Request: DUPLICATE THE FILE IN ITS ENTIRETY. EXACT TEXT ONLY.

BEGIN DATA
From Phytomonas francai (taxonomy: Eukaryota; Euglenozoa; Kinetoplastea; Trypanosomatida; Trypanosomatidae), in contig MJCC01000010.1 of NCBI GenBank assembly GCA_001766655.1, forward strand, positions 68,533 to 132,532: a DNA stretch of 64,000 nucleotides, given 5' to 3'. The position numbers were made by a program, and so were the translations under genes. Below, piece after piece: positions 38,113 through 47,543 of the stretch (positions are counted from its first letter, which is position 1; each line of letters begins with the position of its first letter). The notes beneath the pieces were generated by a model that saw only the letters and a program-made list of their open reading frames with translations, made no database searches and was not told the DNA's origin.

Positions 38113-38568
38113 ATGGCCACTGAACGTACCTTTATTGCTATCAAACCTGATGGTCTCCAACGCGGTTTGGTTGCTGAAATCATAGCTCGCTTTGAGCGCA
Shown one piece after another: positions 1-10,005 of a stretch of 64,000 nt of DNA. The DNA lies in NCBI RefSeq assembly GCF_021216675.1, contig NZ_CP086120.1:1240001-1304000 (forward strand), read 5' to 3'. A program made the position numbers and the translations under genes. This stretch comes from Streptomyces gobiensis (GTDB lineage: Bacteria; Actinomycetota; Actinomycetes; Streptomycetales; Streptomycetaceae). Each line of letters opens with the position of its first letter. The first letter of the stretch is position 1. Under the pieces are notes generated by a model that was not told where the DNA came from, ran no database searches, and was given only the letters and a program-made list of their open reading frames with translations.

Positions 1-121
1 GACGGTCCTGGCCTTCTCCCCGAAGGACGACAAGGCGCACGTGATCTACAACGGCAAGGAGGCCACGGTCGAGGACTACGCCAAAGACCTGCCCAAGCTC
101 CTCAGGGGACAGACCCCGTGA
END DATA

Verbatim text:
From Phytomonas francai (taxonomy: Eukaryota; Euglenozoa; Kinetoplastea; Trypanosomatida; Trypanosomatidae), in contig MJCC01000010.1 of NCBI GenBank assembly GCA_001766655.1, forward strand, positions 68,533 to 132,532: a DNA stretch of 64,000 nucleotides, given 5' to 3'. The position numbers were made by a program, and so were the translations under genes. Below, piece after piece: positions 38,113 through 47,543 of the stretch (positions are counted from its first letter, which is position 1; each line of letters begins with the position of its first letter). The notes beneath the pieces were generated by a model that saw only the letters and a program-made list of their open reading frames with translations, made no database searches and was not told the DNA's origin.

Positions 38113-38568
38113 ATGGCCACTGAACGTACCTTTATTGCTATCAAACCTGATGGTCTCCAACGCGGTTTGGTTGCTGAAATCATAGCTCGCTTTGAGCGCA
Shown one piece after another: positions 1-10,005 of a stretch of 64,000 nt of DNA. The DNA lies in NCBI RefSeq assembly GCF_021216675.1, contig NZ_CP086120.1:1240001-1304000 (forward strand), read 5' to 3'. A program made the position numbers and the translations under genes. This stretch comes from Streptomyces gobiensis (GTDB lineage: Bacteria; Actinomycetota; Actinomycetes; Streptomycetales; Streptomycetaceae). Each line of letters opens with the position of its first letter. The first letter of the stretch is position 1. Under the pieces are notes generated by a model that was not told where the DNA came from, ran no database searches, and was given only the letters and a program-made list of their open reading frames with translations.

Positions 1-121
1 GACGGTCCTGGCCTTCTCCCCGAAGGACGACAAGGCGCACGTGATCTACAACGGCAAGGAGGCCACGGTCGAGGACTACGCCAAAGACCTGCCCAAGCTC
101 CTCAGGGGACAGACCCCGTGA